Seems like tables were reversed.  This time around, Red was moving and I hardly had to tell him to move and Queen was constantly being talked to.  I could hear my husband from behind going "Walk on Queen."  "Come on Queen.  Walk on."  This went on the whole trail ride.  Red, was a different issue this time.  He just decided he was going to have a good day and I was lucky to ride him.  I'm not completely sure that Red takes all my commands, but I will request him again.  He's just a quiet fellow and I would love to get to know him better.  I'm coming back for you, Red.

Until next time,

Saturday, August 1, 2015

A conversation with an Iraqi woman

I've wanted to blog about this for 2 weeks now, but my schedule only delayed this blog.  It's been waiting to be written.  Everyday, this blog calls to me and tonight, I finally have time.  I would like to write this blog as it was narrated to me, by my Iraqi friend.  Of course, I didn't tape our conversation so I'm quoting, but it's really a paraphrase.

Here's what she said:

"You know, when I was in Iraq, we had Saddam Hussein.  At that time, he was very strict and no one could say anything bad about him.  That's how we grew up and that was life.  We just knew not to talk about him.  If anyone said anything bad about him, they would be taken to the town square and killed in front of everyone.  If people did anything bad, he would kill them in front of everyone.  We knew the rules and we didn't break them and we followed them.  It was very strict.  Maybe it felt too strict, but that was life.  When Saddam Hussein was no longer in power, that's when we missed him and wanted him back.  Yes, Saddam Hussein was very strict, but when he was in power, he ruled with an iron fist.  There was no corruption.  There was none.  We were too scared to say or do anything, but everything worked fine.  The only thing was that he didn't pay us well.  He had all the money but he didn't give it to the people and we wanted more money.  We didn't say it, but we thought that would be nice.  Then America took Saddam Hussein out of power.  When Saddam Hussein was gone, we missed him.  We all wanted him back.  You know when you have someone you don't realize it and we wanted Saddam back.

See, the new leaders started to give us more money and that was nice but then corruption increased.  We couldn't be at peace.  The doctors were scared to send their children to school, because people knew the doctors had money, so they would kidnap our children.  We may never see our children again, even if we gave them money and for those of us who did get to see our children again, they were not the same.  They did horrible things to them.  We wished for Saddam Hussein.  This kind of corruption would not have taken place when Saddam Hussein was there.  People just knew how to behave.  We couldn't even say the words "Saddam Hussein" but who cares?  It was more peaceful.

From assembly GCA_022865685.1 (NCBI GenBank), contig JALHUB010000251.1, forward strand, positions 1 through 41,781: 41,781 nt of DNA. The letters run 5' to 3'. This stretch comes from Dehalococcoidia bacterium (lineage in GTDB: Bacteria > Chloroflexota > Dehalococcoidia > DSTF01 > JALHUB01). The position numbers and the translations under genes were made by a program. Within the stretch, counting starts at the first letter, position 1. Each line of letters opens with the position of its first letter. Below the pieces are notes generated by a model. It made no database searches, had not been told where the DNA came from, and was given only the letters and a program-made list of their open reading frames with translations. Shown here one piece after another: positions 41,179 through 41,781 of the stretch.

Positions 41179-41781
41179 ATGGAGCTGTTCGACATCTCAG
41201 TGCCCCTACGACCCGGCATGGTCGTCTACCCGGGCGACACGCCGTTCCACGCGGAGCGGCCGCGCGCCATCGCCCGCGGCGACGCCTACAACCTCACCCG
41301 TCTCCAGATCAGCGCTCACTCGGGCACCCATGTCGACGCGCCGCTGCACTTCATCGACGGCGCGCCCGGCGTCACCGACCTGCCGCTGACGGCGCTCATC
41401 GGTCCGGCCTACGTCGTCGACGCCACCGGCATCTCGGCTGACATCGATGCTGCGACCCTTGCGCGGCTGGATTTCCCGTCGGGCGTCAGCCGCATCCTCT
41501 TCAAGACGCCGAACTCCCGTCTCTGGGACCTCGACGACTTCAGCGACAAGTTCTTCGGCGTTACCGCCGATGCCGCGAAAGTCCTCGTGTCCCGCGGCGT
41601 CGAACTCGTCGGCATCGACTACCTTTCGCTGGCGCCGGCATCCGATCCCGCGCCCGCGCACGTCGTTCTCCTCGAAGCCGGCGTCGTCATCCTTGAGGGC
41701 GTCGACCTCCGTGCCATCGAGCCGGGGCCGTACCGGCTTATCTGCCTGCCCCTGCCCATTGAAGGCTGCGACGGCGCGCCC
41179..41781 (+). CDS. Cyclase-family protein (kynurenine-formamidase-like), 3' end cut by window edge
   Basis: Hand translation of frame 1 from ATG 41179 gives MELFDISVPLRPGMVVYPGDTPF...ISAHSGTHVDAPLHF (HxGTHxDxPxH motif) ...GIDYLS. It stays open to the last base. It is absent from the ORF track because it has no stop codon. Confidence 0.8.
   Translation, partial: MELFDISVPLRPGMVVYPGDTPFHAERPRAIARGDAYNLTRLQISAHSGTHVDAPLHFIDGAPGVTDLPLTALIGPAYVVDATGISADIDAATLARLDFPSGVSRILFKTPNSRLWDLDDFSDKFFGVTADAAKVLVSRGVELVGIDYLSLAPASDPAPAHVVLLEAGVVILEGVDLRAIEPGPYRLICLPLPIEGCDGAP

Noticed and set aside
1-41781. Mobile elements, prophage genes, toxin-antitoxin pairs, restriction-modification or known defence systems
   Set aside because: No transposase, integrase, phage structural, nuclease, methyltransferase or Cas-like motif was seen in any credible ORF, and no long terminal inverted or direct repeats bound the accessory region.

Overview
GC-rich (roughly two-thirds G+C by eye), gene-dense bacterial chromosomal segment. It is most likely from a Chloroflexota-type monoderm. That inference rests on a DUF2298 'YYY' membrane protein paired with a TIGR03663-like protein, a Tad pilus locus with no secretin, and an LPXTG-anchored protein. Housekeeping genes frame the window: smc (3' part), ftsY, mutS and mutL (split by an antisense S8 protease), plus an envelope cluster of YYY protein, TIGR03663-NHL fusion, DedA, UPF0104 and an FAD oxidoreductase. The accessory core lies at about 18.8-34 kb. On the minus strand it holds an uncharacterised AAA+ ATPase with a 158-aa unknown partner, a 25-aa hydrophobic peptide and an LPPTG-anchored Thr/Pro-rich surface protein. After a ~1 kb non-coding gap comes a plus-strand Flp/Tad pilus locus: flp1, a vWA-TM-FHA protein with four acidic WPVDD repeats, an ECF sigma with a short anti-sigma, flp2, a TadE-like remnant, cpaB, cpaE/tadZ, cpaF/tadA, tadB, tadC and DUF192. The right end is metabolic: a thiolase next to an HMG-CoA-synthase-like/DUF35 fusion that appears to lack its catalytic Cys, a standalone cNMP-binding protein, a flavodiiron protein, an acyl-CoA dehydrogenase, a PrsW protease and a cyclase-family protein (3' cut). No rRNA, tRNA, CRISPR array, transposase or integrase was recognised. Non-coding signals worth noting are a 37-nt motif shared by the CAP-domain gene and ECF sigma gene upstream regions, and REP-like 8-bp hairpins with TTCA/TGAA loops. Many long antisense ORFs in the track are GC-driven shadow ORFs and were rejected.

Why did you take Saddam Hussein away?  Why?"

At this point, I didn't know what to say.  I'm historically clueless and I live under a rock.  That's not a great excuse.  I didn't even know what the two wars were about.  I really didn't.  I knew thousands of innocent lives were lost, but ones empathy dies when the numbers are high.  I read an article about that.  I'm not making an excuse, just stating what I had read about empathy, but back to the conversation.

"I think Bush invaded Iraq because Saddam Hussein was mistreating women or …"  I wasn't allowed to finish my sentence, not that I had much more to say to further expose my ignorance.

"It's lies.  It's all lies." she pleaded at me. "No, Saddam Hussein was good.  He ruled very firm but he was good.  Times were so much better when he was there.  You all took him out of power and Iraq is so messed up.  But we recovered.  You know, we Iraqi's are strong.  They destroyed a bridge and we rebuilt it immediately and it was done in 2 weeks.  As soon as the war was over, my mom told me to go back to school, the very next day.  We are strong people.

And then Bush came back and destroyed us for no reason.  He said we had chemical weapons and nuclear weapons and it was all lies.  We had nothing.  They found nothing.  My mom and I were at home and a bullet went right above our heads.  If we were taller, we would have died.  You know, my mom came home in shock and crying one day.  There were 2 babies on the street and the tanks just rolled over them.  And the soldier who shot into our homes, just lost it.  He just opened gun fire on us and then he started crying and saying he's sorry.  What is he sorry for?  After he shoots everyone?  Why were they killing all of us?  What did we do to you?  Bush came in and killed our people and he should stand trial for those charges.  He is a prisoner of war.  I will tell as many people of this as I can.  He just came and killed us for no reason.  No reason.  What did I do to you?  What did my people do to you?"